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Name. To put a gloss upon their practice, the physicians call an herb which country people vulgarly know by the name of dead nettle, archangel; whether they savour more of superstition or folly, I leave to the judicious reader. There is more curiosity than courtesy to my countrymen used by others in the explanation as well of the names, as description of this so well known herb; which that I may not also be guilty of, take this short description first, of the red archangel.

Description. This has divers square stalks somewhat hairy, at the joints whereof grow two sad green leaves dented about the edges, opposite to one another to the lowermost upon long foot stalks, but without any toward the tops, which are somewhat round, yet pointed, and a little crumpled and hairy; round about the upper joints, where the leaves grow thick, are sundry gaping flowers of a pale reddish colour; after which come the seeds three or four in a husk. The root is smaller and thready, perishing every year; the whole plant hath a strong scent, but not stinking.

White archangel hath divers square stalks, none standing straight upward, but bending downward, whereon stand two leaves at a joint, larger and more pointed than the other, dented about the edges, and greener also, more like unto nettle leaves, but not stinking, yet hairy. At the joints, with the leaves stand larger and more open gaping white flowers, husks round about the stalks, but not with such a bush of leaves and flowers set in the top, as is on the other, wherein stand small roundish black seeds; the root is white, with many strings at it, not growing downward but lying under the upper crust of the earth, and abideth many years, increasing; this hath not so strong a scent as the former.

Yellow archangel is like the white in the stalks and leaves; but that the stalks are more straight and upright, and the joints with leaves are farther asunder, having longer leaves than the former, and the flowers a little larger and more gaping, of a fair yellow colour in most, in some paler. The roots are like white, only they creep not so much under ground.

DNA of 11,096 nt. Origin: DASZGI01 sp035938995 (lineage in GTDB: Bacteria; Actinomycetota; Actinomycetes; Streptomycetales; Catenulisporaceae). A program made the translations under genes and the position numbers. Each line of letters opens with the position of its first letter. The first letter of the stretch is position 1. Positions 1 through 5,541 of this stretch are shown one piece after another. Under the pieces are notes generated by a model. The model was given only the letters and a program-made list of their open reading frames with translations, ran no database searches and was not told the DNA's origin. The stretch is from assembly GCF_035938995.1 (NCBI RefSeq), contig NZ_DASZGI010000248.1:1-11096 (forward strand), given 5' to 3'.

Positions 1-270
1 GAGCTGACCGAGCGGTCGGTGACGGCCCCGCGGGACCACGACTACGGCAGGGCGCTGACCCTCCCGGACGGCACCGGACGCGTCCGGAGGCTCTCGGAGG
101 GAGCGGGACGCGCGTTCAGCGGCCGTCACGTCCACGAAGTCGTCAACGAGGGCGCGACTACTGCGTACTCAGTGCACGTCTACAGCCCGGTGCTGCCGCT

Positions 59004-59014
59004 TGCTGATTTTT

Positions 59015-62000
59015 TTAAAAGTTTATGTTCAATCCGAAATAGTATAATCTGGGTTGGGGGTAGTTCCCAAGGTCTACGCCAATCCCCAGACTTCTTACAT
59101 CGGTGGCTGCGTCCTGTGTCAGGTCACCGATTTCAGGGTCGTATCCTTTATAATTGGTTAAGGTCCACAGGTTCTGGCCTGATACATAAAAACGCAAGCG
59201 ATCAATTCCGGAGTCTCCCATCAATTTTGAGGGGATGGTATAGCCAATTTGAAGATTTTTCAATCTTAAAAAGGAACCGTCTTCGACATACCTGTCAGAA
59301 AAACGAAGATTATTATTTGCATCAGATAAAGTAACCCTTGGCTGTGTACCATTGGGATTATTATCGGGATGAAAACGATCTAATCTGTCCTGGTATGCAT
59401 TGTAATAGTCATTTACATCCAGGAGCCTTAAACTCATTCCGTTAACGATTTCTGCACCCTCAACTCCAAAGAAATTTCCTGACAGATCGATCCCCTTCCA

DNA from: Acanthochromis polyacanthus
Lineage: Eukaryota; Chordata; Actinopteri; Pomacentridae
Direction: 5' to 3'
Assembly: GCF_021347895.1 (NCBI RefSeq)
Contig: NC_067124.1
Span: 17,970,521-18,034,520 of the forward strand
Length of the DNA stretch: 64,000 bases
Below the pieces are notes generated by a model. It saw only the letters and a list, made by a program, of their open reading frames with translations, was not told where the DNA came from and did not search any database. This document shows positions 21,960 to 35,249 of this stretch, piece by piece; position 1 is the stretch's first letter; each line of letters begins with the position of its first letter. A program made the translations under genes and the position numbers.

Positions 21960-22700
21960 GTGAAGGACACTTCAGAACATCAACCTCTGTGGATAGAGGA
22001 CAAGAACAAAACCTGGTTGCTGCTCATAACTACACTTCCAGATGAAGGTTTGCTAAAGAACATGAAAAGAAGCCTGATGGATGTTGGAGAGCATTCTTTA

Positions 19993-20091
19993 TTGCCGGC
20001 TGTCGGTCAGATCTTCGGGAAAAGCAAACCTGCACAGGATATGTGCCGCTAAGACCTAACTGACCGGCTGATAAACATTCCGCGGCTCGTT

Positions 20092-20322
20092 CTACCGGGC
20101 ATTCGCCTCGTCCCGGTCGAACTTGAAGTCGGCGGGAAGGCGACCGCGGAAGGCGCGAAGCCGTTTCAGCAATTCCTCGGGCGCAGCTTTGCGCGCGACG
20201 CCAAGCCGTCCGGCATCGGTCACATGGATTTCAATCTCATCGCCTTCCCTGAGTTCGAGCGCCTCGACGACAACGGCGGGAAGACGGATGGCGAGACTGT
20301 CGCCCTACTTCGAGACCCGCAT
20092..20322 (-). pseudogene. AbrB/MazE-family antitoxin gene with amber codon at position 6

Place. They grow almost in very way (except it be in the middle of the street), the yellow most usually in the wet grounds of woods, and sometimes in the drier, in divers counties of this nation.

Time. They flower from the beginning of the spring all the summer long.

Virtues and use. The archangels are somewhat hot and drier than the stinging nettles, and used with better success for the stopping and hardness of the spleen than they, by using the decoction of the herb in wine, and afterwards applying the herb hot into the region of the spleen as a plaister, or the decoction with spunges. Flowers of the white archangel are preserved or conserved to be used to stay the whites, and the flowers of the red to stay the reds in women. It makes the head merry, drives away melancholy, quickens the spirits, is good against quartan agues, stancheth bleeding at mouth and nose, if it be stamped and applied to the nape of the neck; the herb also bruised, and with some salt and vinegar, and hog-grease, laid upon an hard tumour or swelling, or that vulgarly called the king's evil, do help to dissolve or discuss them; and being in like manner applied, doth much allay the pains, and give ease to the gout, sciatica, and other pains of the joints and sinews. It is also very effectual to heal green wounds, and old ulcers; also to stay their fretting, gnawing and spreading. It draweth forth splinters, and such like things gotten into the flesh, and is very good against bruises and burnings. But the yellow archangel is most commended for old, filthy, corrupt sores and ulcers, yea, although they grow to be hollow, and to dissolve tumours.

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